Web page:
Even heating throughout is hugely important for food safety reasons when re-heating frozen or chilled food in a microwave oven. If there are food poisoning bugs lurking in the food, thorough heating should kill them. If the microwave oven leaves some parts of the dish cool rather than hot, then there is the risk that any bugs present will not have been killed.

There is one other very good reason to buy commercial microwave ovens rather than domestic ones - most commercial microwaves don't 'ping' at the end of the heating cycle and betray to the pub customer how the food is being prepared.

Fryers are another basic item of the pub kitchen. The challenge is to match the size and power of the fryer to the output needs of the kitchen. There are some tricks to achieving this match.

Look at the proportion of fried food on the menu against peak demand times. The fryer needs to be able to meet the quantity of the peak demand time, probably lunchtime for many pubs.

Lunch for community pubs is often a quick meal, so if the fryers cannot get the food out quickly onto plates the customers are going to be unhappy. A good supplier should be able to work out the fryer size and power needed for a pub according to current and forecast food sales.

No kitchen can function properly without a cooking range with an oven underneath. This is one of the most versatile items of kitchen equipment. There is almost nothing that cannot be cooked on it or in it. The standard format is a six-burner top - either gas or electric - with an oven underneath.

The other option is a solid-top stove, where there is a heavy metal plate on the top of the range on which pans can be slid about to hot parts and cool parts. The pan capacity of solid-tops is greater than that of single-burner stoves, but it is harder to control energy costs for single-pan use.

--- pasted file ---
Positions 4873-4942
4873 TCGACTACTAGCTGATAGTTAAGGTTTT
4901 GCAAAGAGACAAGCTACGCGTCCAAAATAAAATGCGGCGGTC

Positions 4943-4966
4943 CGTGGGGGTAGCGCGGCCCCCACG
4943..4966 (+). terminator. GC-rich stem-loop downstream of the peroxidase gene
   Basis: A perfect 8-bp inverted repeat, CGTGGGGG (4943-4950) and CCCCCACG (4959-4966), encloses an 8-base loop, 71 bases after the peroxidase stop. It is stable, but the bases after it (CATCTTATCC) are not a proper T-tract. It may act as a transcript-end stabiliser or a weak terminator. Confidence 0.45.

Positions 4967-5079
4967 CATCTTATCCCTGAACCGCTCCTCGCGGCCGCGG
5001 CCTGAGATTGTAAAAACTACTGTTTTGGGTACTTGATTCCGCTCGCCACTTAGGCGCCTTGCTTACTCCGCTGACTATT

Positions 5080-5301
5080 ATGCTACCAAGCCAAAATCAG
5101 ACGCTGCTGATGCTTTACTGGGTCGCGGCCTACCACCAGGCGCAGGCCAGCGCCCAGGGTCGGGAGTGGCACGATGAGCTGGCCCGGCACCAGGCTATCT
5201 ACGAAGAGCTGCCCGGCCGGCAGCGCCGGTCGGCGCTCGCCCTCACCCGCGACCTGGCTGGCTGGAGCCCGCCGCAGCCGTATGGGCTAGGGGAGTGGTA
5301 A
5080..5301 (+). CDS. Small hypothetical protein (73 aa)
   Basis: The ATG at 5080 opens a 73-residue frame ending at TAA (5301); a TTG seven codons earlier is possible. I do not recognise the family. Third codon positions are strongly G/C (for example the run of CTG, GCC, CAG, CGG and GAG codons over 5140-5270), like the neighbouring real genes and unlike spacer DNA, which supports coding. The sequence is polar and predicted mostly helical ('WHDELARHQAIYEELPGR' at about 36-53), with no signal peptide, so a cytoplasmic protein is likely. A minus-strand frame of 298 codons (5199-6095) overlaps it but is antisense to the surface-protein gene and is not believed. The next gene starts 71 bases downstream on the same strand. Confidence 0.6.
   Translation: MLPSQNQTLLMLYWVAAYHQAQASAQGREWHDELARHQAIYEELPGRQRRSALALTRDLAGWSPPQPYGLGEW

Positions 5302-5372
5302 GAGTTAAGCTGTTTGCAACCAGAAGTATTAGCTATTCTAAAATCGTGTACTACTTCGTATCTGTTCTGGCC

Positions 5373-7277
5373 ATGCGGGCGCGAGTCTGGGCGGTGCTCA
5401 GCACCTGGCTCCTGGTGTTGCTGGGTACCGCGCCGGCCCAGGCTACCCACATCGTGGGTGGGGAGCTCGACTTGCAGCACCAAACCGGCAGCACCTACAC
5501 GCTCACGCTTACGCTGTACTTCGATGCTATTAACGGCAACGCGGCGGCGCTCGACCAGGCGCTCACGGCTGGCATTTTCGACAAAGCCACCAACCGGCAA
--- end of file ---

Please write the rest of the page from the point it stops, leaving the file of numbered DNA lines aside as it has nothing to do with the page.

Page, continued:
Equipment that makes the difference

Top of this list is the combi-steam oven. Not to be confused with the combi-microwave oven, the combi-steam oven is a glass-fronted convection oven that can inject steam into the oven cavity. This gives far more flexibility than a conventional oven under the cooking range.

Steam is a huge asset when roasting meat. Up to a third of the weight of a piece of raw meat can be lost in the cooking process through drying out, so affecting profitability. A small amount of steam in the oven replaces moisture lost through roasting so there is very little weight loss. Small amounts of steam also help in tenderising meat.

All combi-ovens cook very evenly, so it does not matter which shelf food is placed on. The oven can be filled to capacity and all food will come out cooked the same. All combi-steam ovens have programming facilities - some more advanced than others - which can give cooking consistency of food.

A char-grill adds freshness and taste to the pub menu. It is still possible to get lava rock char-grills, but manufacturers are increasingly looking to metal radiants, as they are easier to clean and give a more consistent grilling area, and heat-up time is very quick. Features to look for are split power sources (so that only half the grill is being heated at quiet service times) and variable height grill bars.

Where there are a lot of fresh vegetables and salads on the menu, a food processor is very useful for slicing, dicing and chopping. The processor is also able to purée soups and sauces.

Hot beverages are the most profitable item a pub can sell and sales will always benefit from quality tea and coffee. An espresso machine produces the best range of coffees, but at a much simpler level there are pour-and-serve percolator systems and automatic pod systems that use freeze dried coffee as the base.